"I had so much fun playing football in Canada," he said. "It helped me re-instill confidence in myself at the quarterback position. Canada put the fun back in football for me, there's no doubt about it. There was a lot of desire to play one last year in Canada, so I had to have about 20 people talk me out of it."

In 2001 Flutie started all 16 games for the only time in his NFL career with the San Diego Chargers. From 2003-2004, Flutie served as a mentor to Drew Breesbefore signing with the Patriots to backup Tom Brady before last season. Flutie owns a 12-2 record in games he's started in Foxborough (including college), so it was fitting that his illustrious career came to an end in New England.

In his final play as a professional football player, Flutie made history by executing the NFL's first drop kick since 1941 when he converted an extra point against the Miami Dolphins in the 2005 season finale.

"I think the drop kick was an important play early in this century," Belichick said. "There has never been a play in my career where I, the team and everyone had more fun with than that kick."

Flutie shared his coach's feelings about the historic kick.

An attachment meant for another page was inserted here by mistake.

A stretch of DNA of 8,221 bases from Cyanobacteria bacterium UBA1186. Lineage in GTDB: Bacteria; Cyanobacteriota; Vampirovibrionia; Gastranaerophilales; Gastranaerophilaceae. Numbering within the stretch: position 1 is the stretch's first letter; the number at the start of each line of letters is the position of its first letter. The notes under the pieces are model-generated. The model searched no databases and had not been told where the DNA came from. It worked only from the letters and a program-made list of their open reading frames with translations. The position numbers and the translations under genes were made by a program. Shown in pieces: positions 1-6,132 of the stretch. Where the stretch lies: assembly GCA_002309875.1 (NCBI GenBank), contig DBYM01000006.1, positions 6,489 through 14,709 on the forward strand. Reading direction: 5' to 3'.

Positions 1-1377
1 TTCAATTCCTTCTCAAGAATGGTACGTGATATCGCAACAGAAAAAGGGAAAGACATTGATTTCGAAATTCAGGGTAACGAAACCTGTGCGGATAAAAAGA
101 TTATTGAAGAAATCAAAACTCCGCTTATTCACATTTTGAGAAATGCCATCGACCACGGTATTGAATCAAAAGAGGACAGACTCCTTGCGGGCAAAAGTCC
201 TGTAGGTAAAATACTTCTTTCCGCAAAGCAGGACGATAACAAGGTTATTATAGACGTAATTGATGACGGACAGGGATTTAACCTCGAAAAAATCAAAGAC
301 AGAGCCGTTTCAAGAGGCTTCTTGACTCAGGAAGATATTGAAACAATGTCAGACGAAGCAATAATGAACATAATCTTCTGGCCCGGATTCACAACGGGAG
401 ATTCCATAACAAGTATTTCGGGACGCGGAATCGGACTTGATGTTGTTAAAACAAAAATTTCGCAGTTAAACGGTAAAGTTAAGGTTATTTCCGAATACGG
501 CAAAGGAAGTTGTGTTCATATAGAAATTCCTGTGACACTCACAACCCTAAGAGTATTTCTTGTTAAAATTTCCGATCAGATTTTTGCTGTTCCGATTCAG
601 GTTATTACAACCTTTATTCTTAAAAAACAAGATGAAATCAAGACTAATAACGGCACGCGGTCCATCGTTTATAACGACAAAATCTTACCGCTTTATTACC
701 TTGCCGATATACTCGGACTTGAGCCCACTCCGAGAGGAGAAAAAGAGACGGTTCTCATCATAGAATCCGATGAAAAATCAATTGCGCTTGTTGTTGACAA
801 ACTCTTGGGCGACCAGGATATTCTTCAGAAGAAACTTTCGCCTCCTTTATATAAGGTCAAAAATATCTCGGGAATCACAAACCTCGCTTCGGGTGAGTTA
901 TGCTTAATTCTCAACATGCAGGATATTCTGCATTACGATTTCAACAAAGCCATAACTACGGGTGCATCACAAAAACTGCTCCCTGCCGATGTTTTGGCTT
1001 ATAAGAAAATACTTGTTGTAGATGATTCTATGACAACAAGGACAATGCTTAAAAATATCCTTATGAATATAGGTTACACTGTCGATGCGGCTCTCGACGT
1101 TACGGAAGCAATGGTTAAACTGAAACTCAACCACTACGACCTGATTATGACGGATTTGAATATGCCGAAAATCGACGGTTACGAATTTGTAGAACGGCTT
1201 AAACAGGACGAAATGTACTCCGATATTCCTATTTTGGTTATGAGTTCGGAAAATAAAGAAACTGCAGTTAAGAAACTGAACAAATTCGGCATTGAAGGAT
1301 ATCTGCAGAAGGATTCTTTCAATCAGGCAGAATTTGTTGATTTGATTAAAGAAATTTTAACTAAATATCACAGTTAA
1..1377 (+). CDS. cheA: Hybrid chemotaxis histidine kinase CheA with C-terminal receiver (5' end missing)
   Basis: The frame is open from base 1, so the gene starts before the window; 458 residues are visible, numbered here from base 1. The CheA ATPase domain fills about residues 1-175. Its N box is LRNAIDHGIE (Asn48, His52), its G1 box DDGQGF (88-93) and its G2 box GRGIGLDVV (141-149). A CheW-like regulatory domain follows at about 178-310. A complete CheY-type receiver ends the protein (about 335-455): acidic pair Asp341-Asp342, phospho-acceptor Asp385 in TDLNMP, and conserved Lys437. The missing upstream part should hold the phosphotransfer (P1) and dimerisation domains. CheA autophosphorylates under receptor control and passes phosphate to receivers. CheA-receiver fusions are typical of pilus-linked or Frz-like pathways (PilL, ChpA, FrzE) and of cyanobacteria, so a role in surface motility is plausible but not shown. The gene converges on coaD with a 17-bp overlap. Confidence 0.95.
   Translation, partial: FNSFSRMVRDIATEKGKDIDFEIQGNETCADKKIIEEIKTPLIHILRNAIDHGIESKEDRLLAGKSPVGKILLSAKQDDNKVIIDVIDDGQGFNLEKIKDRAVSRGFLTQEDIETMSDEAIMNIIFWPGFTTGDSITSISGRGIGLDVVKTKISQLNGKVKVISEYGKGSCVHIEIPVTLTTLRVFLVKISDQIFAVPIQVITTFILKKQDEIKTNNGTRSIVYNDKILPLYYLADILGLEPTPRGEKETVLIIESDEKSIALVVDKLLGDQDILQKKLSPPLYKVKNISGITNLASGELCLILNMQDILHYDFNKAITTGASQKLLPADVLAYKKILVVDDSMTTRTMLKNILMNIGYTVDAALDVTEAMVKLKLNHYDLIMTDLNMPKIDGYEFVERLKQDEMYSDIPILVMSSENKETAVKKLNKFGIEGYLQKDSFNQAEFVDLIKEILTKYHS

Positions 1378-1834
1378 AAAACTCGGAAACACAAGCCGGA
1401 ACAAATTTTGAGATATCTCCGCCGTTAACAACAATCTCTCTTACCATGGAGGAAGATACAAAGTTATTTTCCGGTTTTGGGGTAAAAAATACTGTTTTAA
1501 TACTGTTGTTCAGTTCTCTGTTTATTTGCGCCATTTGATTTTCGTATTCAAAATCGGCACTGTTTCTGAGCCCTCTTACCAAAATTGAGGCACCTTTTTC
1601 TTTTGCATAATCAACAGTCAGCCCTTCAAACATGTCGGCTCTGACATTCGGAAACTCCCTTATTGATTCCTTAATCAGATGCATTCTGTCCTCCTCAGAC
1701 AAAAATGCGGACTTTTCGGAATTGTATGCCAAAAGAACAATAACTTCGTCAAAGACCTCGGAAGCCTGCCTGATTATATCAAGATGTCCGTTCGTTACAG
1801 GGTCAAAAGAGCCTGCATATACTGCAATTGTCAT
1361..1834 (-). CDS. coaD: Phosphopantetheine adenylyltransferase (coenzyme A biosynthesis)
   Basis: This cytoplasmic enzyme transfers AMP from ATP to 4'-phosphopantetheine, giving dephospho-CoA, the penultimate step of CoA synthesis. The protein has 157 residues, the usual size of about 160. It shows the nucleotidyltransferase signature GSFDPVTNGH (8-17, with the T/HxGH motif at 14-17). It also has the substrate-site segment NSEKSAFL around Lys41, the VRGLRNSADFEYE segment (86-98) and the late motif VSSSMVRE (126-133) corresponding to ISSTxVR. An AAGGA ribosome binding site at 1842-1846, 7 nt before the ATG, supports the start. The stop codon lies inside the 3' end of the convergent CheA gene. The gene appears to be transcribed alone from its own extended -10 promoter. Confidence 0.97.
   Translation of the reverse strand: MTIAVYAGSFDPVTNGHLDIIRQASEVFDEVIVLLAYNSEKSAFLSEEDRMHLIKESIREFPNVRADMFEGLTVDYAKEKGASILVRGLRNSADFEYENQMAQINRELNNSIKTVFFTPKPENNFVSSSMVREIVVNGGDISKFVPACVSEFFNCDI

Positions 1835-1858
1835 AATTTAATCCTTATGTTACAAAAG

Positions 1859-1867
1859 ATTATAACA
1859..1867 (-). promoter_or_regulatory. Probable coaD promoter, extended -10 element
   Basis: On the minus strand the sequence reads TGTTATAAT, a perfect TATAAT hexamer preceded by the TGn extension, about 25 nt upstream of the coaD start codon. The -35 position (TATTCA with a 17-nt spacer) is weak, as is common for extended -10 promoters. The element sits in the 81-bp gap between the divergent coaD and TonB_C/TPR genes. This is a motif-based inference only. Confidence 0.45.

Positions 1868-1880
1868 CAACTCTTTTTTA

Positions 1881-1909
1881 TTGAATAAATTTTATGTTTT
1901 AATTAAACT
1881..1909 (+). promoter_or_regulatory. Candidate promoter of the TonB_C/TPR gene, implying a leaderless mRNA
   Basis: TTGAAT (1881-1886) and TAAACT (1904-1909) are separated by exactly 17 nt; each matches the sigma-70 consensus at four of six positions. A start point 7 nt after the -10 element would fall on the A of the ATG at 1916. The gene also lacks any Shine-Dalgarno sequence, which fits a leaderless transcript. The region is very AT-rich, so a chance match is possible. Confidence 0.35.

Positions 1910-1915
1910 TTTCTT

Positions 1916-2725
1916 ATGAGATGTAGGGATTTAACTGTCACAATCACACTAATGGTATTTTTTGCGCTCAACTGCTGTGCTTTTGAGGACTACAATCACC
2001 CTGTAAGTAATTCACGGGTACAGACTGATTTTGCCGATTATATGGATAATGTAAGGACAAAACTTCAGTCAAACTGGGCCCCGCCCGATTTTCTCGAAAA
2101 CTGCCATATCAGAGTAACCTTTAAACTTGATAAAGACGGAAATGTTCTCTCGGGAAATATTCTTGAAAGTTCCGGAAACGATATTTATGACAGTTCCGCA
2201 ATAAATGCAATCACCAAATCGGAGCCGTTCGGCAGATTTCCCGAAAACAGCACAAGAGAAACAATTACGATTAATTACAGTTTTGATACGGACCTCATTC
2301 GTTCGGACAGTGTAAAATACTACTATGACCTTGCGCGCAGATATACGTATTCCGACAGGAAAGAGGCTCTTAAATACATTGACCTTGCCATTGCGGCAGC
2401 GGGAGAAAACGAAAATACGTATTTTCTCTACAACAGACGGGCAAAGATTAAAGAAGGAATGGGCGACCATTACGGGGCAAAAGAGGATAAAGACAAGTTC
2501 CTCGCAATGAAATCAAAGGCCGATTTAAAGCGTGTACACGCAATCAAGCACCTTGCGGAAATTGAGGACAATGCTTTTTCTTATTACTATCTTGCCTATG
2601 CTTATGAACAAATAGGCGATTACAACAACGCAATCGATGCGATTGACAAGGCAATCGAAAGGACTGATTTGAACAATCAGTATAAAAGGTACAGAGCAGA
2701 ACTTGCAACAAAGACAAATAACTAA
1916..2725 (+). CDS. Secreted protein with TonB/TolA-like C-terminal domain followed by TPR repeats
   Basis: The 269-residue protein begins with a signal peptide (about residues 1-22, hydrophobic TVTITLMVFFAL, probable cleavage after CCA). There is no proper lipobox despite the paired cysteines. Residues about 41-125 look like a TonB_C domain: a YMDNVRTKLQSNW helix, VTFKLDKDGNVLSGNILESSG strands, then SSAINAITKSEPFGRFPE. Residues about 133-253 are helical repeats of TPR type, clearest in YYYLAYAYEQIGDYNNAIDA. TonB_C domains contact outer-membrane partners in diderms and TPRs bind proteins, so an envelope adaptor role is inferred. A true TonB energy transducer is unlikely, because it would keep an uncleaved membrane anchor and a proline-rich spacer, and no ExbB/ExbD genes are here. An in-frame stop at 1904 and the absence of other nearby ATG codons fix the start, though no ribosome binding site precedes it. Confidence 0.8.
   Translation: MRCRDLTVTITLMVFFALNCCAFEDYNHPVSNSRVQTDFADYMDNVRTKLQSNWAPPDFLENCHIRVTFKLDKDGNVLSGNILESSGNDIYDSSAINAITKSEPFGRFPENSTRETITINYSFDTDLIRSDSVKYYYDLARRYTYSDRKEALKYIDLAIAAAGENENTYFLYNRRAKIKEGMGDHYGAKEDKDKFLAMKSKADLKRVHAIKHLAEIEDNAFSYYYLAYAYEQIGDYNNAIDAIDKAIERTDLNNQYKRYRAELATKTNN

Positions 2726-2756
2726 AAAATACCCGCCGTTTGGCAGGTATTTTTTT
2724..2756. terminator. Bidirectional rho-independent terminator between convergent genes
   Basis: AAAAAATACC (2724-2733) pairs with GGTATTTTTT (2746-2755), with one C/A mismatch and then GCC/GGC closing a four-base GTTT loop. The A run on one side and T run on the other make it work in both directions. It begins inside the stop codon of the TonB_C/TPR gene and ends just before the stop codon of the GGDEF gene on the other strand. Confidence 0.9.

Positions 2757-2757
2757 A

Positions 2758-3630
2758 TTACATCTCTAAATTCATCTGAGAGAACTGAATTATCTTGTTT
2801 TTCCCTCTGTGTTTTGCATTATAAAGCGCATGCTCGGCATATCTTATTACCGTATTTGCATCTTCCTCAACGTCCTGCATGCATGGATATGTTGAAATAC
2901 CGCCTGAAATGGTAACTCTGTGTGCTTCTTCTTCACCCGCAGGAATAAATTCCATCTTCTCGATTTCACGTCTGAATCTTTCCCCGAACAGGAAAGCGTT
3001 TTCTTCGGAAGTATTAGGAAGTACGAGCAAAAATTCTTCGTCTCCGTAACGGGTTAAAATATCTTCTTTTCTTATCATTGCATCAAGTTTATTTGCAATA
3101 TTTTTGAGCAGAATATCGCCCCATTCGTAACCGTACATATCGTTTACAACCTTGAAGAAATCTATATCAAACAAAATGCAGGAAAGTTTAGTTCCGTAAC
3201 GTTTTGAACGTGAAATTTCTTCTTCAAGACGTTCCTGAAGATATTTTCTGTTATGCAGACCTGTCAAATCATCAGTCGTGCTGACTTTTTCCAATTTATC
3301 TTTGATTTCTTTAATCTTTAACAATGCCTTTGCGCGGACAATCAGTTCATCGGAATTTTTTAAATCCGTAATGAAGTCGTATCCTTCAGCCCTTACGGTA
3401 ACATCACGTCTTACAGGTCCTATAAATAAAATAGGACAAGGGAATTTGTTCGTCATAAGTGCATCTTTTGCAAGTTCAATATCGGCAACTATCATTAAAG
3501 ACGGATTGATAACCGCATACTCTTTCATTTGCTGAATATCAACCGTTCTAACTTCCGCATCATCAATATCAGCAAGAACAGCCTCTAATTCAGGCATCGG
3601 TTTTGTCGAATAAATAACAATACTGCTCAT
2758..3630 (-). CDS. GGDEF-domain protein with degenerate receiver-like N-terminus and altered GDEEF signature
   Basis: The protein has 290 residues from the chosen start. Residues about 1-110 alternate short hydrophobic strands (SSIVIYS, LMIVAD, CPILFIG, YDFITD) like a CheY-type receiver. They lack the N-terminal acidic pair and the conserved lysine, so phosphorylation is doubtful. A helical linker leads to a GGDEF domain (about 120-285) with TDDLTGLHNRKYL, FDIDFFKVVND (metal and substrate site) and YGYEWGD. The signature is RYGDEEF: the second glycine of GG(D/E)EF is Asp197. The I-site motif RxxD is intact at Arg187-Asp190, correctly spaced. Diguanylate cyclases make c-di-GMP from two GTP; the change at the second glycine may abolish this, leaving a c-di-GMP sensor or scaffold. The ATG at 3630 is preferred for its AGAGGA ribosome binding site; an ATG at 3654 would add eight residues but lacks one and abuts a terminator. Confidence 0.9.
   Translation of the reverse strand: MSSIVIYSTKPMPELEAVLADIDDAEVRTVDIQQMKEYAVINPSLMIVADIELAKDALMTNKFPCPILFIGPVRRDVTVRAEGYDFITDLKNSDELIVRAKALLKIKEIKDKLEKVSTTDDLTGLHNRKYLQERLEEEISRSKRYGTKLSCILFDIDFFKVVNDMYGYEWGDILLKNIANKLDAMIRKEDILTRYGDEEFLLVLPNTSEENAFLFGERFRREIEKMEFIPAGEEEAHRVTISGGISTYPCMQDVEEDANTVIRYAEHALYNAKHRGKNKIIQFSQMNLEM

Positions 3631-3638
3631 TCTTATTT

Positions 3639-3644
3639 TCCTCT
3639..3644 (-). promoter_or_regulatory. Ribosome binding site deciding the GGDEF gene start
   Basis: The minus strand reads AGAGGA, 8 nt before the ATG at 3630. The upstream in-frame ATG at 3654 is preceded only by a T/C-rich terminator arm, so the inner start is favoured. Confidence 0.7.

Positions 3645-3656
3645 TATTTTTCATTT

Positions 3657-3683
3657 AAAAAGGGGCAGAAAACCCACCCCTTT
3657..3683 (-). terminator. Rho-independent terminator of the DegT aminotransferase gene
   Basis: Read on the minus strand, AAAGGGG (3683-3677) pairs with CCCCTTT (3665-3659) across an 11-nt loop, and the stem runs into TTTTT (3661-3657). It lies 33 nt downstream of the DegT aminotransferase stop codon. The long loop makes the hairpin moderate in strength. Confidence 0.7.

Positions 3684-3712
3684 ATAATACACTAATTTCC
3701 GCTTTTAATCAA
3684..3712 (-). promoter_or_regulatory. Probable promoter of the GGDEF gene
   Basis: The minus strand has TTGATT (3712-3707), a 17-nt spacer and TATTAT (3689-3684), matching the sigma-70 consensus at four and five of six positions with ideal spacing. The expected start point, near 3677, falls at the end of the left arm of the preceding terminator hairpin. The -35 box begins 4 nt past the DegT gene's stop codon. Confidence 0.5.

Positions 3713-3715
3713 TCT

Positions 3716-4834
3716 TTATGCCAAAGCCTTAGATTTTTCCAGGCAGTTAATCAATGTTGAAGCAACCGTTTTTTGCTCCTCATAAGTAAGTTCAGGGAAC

"To see the reaction of the players and see all the smiles on everyone's face after the kick made this last season worth it for me," he said. "I finally felt like I was part of the team again."

No matter what he accomplished in his pro career, nothing will ever match the "Hail Mary" pass he completed to Gerard Phelan to beat the Miami Hurricanes 47-45 on the final play of the game. The victory was a landmark win for the Boston College program and it elevated the Doug Flutie legend to monumental status in the Boston area that lasts until this day.

Flutie appreciates the fans support and says their cheers actually helped him make plays on the field.

"Since Day 1, I felt like I gained strength through the fans," Flutie said. "The fans were the ones who never doubted my abilities on the field and I would always gain strength from them. I hope they had as much fun as I did.

Flutie said he's close to a deal with ABC and ESPN to become a college football analyst for the two networks. He would be in the studio a majority of the time but he may have the opportunity to call some games on occasion as well.

In the movie A Bronx Tale, the character played by Robert De Niro tells his son there is nothing worse in life than wasted talented. The term "wasted talent" certainly doesn't apply to Doug Flutie. Despite being 5-9 7/8 and 178 pounds (official measurements confirmed by Flutie at the press conference), Flutie got all he could out of his God given abilities and most importantly; he had fun playing a game he loves. He will live forever in the hearts of New England fans as one of the biggest sport icons to ever play in this area and that's something the small quarterback with a big heart can never retire from.

"It's not a right to play in the NFL, it's a privilege," Flutie said. "Every time I stepped on the field I gave it everything I had and that's what I'm most proud of."

And that's also why so many people all over the world who saw him play the game of football love him the way they do.